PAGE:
ISTANBUL — At least 30 people are dead in southern Turkey after a suicide bombing targeting a youth center, an attack the country’s prime minister says has the hallmarks of a attack by the Islamic State.

ISTANBUL — At least 30 people are dead in southern Turkey after a suicide bombing targeting a youth center, an attack the country’s prime minister says has the hallmarks of a attack by the Islamic State.


If confirmed as an attack by the extremist group — which controls large swaths of neighboring Syria and has been involved in extensive fighting with Syrian Kurdish groups along the Turkish border for months — it could very well represent the first time the group has launched a large-scale attack within Turkey.


Prime Minister Ahmet Davutoglu’s office tweeted hours after the Monday attack that "initial findings … point to Daesh involvement and a suicide bomber."


Daesh is a common name for Islamic State in the region.


The attack came during an event at a cultural center for a pro-Kurdish youth group in the city of Suruc, which lies near the Syrian border.


Videos on social media showed the moment of the attack in Suruc. Youths were chanting slogans and holding banners when an explosion ripped through the crowd, leaving bodies on the ground. Some 100 people were injured. Many of the victims were teens or younger.


The attack was the worst in Turkey in more than two years. It took place across the border from Kobane in northern Syria, which was the scene of fierce battles this year between Kurdish fighters, backed by US-led airstrikes, and the Islamic State militant group.


A community meeting was being hosted in the garden of the cultural center and included members of a leftist youth group, known as the SGDF, which is sympathetic to the Kurdish fighters in Syria.


The meeting, which activists said was attended by about 300 people, was focused on rebuilding Kobane.


"We are certain it was a suicide bomber," Izzettin Kucuk, the governor of Sanliurfa province, said, according to Hurriyet newspaper.


Turkey’s pro-Kurdish People’s Democratic Party (HDP) blamed the attack on Islamic State militants and called for the government to ensure the safety of all citizens.


The Interior Ministry denounced the "terrorist attack" and vowed to bring the perpetrators to justice.


President Recep Tayyip Erdogan, who was visiting northern Cyprus, condemned the perpetrators of what he called a "brutality."


Davutoglu dispatched three senior ministers to the scene. Local hospitals issued calls for blood donations.


The attack prompted spontaneous demonstrations protesting violence against Kurds throughout Turkey. Thousands gathered in Istanbul.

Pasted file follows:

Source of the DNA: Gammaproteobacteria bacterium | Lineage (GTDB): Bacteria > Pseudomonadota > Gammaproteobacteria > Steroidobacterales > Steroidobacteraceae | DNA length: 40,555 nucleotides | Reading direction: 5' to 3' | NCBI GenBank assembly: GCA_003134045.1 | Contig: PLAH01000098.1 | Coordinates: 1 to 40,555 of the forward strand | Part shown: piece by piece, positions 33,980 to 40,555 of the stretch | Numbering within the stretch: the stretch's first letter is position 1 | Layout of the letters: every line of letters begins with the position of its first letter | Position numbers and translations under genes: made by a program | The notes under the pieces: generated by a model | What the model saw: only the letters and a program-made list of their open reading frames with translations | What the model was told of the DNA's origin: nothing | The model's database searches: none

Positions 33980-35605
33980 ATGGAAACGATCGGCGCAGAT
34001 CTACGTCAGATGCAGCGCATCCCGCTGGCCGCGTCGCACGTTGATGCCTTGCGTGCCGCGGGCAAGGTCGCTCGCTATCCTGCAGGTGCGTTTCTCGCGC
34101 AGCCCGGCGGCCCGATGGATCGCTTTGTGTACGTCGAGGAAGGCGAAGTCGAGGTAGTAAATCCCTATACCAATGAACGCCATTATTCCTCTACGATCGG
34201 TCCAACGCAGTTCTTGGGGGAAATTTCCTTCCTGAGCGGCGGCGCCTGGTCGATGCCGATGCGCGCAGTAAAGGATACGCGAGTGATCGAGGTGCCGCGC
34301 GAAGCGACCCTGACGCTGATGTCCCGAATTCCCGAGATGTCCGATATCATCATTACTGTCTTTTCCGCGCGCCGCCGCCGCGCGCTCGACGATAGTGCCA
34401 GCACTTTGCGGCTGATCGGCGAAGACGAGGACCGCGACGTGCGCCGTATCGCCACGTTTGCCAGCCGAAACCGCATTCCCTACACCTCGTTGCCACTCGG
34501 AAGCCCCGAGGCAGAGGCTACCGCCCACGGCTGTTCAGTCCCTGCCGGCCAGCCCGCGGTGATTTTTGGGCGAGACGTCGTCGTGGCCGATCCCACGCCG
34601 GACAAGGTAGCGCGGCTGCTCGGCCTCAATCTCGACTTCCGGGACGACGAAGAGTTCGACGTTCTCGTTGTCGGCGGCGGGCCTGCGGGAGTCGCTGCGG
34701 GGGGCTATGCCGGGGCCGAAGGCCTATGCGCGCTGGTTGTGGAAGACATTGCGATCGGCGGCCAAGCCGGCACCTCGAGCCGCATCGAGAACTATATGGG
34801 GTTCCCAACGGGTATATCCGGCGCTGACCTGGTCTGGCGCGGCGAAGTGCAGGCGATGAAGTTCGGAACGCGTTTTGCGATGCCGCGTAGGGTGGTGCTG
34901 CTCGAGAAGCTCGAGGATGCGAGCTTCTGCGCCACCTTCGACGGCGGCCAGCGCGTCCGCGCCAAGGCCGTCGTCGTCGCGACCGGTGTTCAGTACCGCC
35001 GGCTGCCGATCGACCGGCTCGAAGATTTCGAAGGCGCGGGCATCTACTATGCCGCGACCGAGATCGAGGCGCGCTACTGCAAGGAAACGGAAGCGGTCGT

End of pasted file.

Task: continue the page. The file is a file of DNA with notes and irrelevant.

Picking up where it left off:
Although the protest was peaceful, there were random voices suggesting the government was in collusion with the attackers. Eventually, police forces put a stop to the demonstration with tear gas and water cannon.


Turkish police often shut down unofficial protests with force.


Nonetheless, the shock at the Suruc attack resonated around the world.


The European Union’s umbrella group of Socialist parties reacted to the attack, calling it "beyond belief."


"The fact that a group of socialist young people in Turkey have been massacred as they prepared to volunteer in Syria is so abominable that it is beyond belief," said Sergei Stanishev, the president of the Party of European Socialists.


Davutoglu called for solidarity during a press conference in response to the attacks, reported the Anadolu news agency.


"We are at a moment when everyone should stand shoulder to shoulder against this attack," he said. "We face a terror act in which we will have to bring the perpetrators to account as well condemning and cursing the attack.


"We are ready to take necessary measures against those who have responsibility and negligence for the attack, including mainly Daesh."


Across the border in the Syrian town of Kobane, two people were killed in a car bombing near a checkpoint of the Kurdish People’s Protection Units militia, Kurdish official Idriss Nassan said.


The Islamic State group has seized vast territories in Syria and Iraq over the past two years but has lost ground in recent months to Kurdish fighters, the main ally of the United States in pushing back the extremist group.


In 2013, the Turkish border town of Reyhanli was attacked in a twin car bombing, which killed at least 50 people in what was described as the most deadly assault in Turkey.


Two days before Turkey’s June 7 general elections, an HDP rally in the mostly Kurdish south-eastern city of Diyarbakir was attacked with two bombs, which left at least four people dead.


The NATO member has a border, porous in many areas, with its war-torn neighbor.


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